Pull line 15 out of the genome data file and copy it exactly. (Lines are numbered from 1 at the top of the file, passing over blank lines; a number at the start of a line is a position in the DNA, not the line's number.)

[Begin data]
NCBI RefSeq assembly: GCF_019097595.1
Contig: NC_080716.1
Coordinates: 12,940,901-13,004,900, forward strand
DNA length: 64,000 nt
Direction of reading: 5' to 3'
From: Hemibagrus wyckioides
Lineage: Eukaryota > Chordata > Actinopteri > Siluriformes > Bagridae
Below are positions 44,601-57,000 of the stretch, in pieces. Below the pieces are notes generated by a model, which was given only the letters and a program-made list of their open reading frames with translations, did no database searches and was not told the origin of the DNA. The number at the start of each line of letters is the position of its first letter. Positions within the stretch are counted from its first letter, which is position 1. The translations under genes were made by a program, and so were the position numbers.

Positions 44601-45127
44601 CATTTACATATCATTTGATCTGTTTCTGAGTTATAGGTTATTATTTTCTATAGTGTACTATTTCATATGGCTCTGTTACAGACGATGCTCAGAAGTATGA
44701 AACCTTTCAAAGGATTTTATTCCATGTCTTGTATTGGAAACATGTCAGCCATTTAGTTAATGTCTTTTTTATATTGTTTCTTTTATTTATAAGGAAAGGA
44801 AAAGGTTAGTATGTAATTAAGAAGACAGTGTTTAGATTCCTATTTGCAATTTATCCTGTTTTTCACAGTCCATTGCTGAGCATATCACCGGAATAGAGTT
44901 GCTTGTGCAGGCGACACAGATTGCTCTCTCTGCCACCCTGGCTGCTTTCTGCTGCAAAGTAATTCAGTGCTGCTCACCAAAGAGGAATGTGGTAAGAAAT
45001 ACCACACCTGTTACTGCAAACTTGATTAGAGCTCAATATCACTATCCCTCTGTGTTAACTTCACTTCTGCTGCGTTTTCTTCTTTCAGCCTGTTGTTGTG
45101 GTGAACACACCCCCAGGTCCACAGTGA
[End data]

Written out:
45101 GTGAACACACCCCCAGGTCCACAGTGA